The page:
Amsterdam currently has a huge task of assessing and potentially upgrading its quay walls along the historic canals. Before replacement can take place, Amsterdam needs to determine the potential impact the replacement can have on the nearby buildings. The rate of vertical deformation of the adjacent buildings is used as indicator of potential foundation problems. To determine that rate, the current practice is to monitor the buildings by levelling for two years at least. This study shows that application of satellite measurements using Permanent Scatterer Interferometric Synthetic Aperture Radar (PS-InSAR) could reduce the monitoring period to a few months. The paper describes the statistical procedure that has been applied to levelling and satellite measurements to verify their reliability and determine the rate of vertical deformation of the buildings. The procedure was applied in three case studies. The rates of deformation observed in the InSAR measurements are in good agreement with the rates of deformation observed in the levelling in two of the case studies. The locally optimized InSAR data set with observations in the period 2014-2019 provides an almost 100% coverage of reliable data points for all buildings in the case studies. More experience will need to be gained in the interpretation of InSAR measurements with respect to vulnerability of the buildings. Also, the procedure may be extended to include analysis of non-linear trends such as second order trends and seasonal effects.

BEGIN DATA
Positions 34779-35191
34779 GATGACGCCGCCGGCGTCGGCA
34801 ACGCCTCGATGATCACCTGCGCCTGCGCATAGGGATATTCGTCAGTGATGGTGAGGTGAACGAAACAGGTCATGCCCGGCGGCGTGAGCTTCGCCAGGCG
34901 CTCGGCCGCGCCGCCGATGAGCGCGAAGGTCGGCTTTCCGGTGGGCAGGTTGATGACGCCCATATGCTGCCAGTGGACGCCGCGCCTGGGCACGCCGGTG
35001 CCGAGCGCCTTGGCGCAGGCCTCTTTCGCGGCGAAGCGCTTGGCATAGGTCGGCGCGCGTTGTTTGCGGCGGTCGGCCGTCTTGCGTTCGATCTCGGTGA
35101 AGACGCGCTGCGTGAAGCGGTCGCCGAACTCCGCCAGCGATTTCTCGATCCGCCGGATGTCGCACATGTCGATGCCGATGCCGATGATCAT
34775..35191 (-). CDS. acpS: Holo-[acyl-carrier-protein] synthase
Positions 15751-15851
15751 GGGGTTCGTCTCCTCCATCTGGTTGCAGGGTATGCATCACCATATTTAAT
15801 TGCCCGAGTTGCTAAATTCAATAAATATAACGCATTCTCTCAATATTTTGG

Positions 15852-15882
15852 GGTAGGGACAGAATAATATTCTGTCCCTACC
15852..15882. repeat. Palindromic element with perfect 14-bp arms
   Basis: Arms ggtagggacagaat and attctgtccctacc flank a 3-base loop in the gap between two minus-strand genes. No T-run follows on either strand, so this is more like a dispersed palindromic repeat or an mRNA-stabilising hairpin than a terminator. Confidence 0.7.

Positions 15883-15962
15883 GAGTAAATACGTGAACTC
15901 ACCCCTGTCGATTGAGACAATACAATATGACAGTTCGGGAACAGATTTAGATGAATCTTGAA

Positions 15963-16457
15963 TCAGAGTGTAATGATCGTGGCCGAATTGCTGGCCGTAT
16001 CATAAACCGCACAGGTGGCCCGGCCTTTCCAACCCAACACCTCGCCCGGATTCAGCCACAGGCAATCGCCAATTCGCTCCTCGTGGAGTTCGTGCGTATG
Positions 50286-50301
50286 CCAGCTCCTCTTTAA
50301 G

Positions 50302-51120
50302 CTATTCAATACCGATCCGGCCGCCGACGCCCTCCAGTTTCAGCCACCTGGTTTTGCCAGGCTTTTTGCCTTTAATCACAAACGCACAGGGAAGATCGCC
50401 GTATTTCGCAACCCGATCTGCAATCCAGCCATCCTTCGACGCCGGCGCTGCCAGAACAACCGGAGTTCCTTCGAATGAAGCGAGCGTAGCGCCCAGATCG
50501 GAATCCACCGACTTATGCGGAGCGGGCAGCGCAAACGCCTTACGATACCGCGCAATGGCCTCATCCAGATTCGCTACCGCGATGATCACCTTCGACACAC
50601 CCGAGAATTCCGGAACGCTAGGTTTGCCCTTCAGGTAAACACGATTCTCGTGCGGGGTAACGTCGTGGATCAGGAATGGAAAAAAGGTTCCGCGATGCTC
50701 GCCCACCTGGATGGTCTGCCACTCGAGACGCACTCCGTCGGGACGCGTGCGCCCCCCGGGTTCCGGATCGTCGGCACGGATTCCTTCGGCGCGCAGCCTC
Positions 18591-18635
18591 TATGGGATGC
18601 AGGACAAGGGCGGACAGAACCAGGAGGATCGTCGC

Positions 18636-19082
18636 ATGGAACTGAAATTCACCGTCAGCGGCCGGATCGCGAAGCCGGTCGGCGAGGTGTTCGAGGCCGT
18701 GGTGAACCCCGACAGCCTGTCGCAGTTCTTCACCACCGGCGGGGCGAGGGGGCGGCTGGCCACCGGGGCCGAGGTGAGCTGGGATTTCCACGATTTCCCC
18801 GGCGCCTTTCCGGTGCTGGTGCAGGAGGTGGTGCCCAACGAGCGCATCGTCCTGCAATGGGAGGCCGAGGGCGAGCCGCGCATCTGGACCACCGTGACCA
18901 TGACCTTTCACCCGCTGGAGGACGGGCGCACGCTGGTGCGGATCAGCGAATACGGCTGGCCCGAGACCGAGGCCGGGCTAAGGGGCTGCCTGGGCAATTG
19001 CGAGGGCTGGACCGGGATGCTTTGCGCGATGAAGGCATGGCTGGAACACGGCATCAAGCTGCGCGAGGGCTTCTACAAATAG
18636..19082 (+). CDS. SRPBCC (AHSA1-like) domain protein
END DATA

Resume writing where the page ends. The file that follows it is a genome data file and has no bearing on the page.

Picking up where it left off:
|Number of pages||5|
|Journal||Proceedings of the International Association of Hydrological Sciences|
|Publication status||Published - 2020|
|Event||10th International Symposium on Land Subsidence, TISOLS 2020 - Delft, Netherlands|
Duration: 17 May 2021 → 21 May 2021
Conference number: 10